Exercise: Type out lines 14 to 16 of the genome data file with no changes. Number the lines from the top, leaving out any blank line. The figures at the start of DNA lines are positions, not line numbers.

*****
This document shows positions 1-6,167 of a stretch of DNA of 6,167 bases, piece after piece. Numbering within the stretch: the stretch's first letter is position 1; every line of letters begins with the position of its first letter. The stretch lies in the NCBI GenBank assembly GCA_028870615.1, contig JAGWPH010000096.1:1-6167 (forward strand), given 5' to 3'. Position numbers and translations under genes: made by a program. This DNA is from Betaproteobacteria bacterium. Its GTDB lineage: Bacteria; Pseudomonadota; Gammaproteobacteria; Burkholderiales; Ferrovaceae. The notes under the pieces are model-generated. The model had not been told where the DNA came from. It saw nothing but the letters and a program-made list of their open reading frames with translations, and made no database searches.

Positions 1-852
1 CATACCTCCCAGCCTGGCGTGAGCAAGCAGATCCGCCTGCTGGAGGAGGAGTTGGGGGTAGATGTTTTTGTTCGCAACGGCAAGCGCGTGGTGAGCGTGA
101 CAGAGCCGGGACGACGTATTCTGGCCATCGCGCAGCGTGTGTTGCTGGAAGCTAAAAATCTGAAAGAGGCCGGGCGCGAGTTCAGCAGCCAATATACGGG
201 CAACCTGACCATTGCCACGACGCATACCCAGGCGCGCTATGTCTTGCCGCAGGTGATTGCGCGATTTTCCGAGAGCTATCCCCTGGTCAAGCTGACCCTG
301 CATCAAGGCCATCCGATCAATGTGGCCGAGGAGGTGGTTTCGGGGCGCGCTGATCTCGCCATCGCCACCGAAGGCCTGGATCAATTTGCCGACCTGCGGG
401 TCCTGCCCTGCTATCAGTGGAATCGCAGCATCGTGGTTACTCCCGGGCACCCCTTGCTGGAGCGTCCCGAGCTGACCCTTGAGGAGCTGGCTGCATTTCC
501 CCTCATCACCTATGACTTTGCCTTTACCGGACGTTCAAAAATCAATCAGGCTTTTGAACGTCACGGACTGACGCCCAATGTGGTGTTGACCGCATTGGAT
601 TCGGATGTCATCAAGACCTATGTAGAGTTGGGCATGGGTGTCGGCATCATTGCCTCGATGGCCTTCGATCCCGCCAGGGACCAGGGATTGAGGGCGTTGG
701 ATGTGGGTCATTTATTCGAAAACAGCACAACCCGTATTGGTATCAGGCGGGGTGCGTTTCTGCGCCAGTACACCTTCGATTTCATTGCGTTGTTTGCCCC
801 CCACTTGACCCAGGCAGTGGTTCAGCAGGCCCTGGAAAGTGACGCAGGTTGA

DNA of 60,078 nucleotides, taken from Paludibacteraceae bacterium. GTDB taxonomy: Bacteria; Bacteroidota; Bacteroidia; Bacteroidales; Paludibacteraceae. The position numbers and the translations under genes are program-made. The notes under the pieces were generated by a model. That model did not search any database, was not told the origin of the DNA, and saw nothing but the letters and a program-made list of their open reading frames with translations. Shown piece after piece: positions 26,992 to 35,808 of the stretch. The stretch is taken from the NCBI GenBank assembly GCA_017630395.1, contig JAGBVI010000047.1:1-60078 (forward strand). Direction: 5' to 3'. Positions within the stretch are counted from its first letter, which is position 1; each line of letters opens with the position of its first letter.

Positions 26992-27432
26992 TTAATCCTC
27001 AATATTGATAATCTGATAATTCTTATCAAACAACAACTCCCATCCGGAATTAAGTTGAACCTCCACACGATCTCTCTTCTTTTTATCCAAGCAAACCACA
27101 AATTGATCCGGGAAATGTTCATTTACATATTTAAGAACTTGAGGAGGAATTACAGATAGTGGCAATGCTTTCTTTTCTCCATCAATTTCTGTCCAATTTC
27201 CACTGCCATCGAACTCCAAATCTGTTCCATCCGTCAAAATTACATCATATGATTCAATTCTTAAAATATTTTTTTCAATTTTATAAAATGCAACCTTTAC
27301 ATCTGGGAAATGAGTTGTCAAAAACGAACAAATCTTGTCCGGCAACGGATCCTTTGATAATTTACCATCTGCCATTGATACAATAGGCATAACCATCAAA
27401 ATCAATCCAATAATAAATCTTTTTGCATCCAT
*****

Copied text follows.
26992 TTAATCCTC
27001 AATATTGATAATCTGATAATTCTTATCAAACAACAACTCCCATCCGGAATTAAGTTGAACCTCCACACGATCTCTCTTCTTTTTATCCAAGCAAACCACA
27101 AATTGATCCGGGAAATGTTCATTTACATATTTAAGAACTTGAGGAGGAATTACAGATAGTGGCAATGCTTTCTTTTCTCCATCAATTTCTGTCCAATTTC